Lawyers for a 17-year-old boy accused of sexting his 15-year-old girlfriend allege that prosecutors and police for the case took photos of the teen's penis against his will and would like to do it again. They say they've been told that if he does not comply, the boy must plead guilty.
The Washington Post reports that Trey Simms is being charged with possession of child pornography and manufacturing child pornography. According to his lawyer, Jessica Harbeson Foster, his girlfriend sent photos of herself and Simms responded in kind with a video. The girl's mother found out about the video and filed a complaint about it. When Simms was eventually arrested, the police apparently "took photos of the teen's genitals against his will" – something they would like to do yet again:
The case was set for trial on July 1, where Foster said Assistant Commonwealth's Attorney Claiborne Richardson told her that her client must either plead guilty or police would obtain another search warrant "for pictures of his erect penis," for comparison to the evidence from the teen's cell phone. Foster asked how that would be accomplished and was told that "we just take him down to the hospital, give him a shot and then take the pictures that we need."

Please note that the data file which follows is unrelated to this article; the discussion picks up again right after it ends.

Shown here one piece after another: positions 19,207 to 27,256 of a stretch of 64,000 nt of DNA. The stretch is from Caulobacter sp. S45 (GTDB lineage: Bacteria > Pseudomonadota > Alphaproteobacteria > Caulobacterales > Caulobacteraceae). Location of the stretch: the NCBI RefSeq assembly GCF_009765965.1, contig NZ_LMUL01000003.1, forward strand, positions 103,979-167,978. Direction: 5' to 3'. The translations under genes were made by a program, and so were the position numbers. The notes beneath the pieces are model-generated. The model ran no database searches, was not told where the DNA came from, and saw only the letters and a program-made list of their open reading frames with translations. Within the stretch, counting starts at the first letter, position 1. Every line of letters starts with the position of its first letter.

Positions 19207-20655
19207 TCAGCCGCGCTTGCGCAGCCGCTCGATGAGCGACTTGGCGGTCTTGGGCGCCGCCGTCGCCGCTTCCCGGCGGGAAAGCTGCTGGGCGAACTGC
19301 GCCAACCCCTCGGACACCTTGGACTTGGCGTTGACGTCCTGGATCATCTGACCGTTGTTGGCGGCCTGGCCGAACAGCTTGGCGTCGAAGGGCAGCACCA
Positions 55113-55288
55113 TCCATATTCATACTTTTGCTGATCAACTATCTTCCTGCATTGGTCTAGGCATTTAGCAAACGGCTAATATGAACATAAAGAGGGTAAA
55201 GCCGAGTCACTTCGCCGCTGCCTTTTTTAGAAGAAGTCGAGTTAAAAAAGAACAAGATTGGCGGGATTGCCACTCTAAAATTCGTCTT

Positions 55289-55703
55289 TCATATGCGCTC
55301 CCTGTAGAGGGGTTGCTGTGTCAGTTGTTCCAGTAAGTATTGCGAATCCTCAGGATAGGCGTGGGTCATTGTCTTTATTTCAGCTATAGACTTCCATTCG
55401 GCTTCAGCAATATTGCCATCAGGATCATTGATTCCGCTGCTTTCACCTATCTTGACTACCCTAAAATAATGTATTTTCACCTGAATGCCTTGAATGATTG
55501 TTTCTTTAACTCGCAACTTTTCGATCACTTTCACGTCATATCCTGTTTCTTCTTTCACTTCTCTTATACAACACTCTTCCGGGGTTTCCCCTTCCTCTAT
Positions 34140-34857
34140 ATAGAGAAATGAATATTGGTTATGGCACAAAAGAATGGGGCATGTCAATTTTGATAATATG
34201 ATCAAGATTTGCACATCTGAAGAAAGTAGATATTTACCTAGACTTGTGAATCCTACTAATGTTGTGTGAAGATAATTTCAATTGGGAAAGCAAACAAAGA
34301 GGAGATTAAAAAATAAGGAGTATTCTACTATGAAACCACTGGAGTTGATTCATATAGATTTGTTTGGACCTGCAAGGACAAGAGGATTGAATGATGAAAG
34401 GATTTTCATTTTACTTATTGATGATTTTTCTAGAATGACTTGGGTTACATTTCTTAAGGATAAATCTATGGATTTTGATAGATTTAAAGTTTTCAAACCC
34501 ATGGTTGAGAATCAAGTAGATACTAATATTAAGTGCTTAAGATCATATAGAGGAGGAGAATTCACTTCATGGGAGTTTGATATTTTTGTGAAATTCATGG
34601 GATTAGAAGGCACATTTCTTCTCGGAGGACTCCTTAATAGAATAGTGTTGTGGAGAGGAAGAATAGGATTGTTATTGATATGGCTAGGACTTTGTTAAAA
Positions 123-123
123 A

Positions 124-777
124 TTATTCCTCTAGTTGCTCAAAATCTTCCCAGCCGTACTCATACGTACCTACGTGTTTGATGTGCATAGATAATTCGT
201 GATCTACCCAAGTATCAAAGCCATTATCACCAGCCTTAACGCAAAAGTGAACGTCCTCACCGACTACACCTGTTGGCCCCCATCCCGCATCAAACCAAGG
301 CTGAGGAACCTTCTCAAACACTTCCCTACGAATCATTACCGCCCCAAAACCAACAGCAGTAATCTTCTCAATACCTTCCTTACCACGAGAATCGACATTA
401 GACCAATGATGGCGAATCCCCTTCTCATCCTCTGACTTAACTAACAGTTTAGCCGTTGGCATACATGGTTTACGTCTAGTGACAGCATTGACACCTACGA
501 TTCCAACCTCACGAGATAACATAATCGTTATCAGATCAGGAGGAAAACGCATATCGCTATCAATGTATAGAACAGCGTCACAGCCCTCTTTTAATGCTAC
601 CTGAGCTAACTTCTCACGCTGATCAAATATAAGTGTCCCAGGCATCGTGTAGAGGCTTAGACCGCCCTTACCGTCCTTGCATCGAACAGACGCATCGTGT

Foster said Detective Abbott told her that after obtaining photos of the teen's erect penis he would "use special software to compare pictures of this penis to this penis. Who does this? It's just crazy."
Last week, Simms's aunt confirmed this account to NBC Washington:
"He said they took him to a room and took pictures of his genitalia," Stacy Bigley said. "I asked if they're allowed to do that, and [Trey] said, 'I tried to refuse,'" which he did, he didn't want to do it. They told him if he did not they would do it by force."
A local magistrate signed off on a new search warrant Thursday, asking for more nude pictures of Trey's genitalia to compare with evidence. The teen said police wanted to force him to become aroused.
So far, Simms has not had to take the requested photos, but he'll be back in court in the coming weeks. There is probably a better way to handle this than the way it's been approached so far – Foster calls it "child abuse" – but what do I know, I'm not a lawyer.
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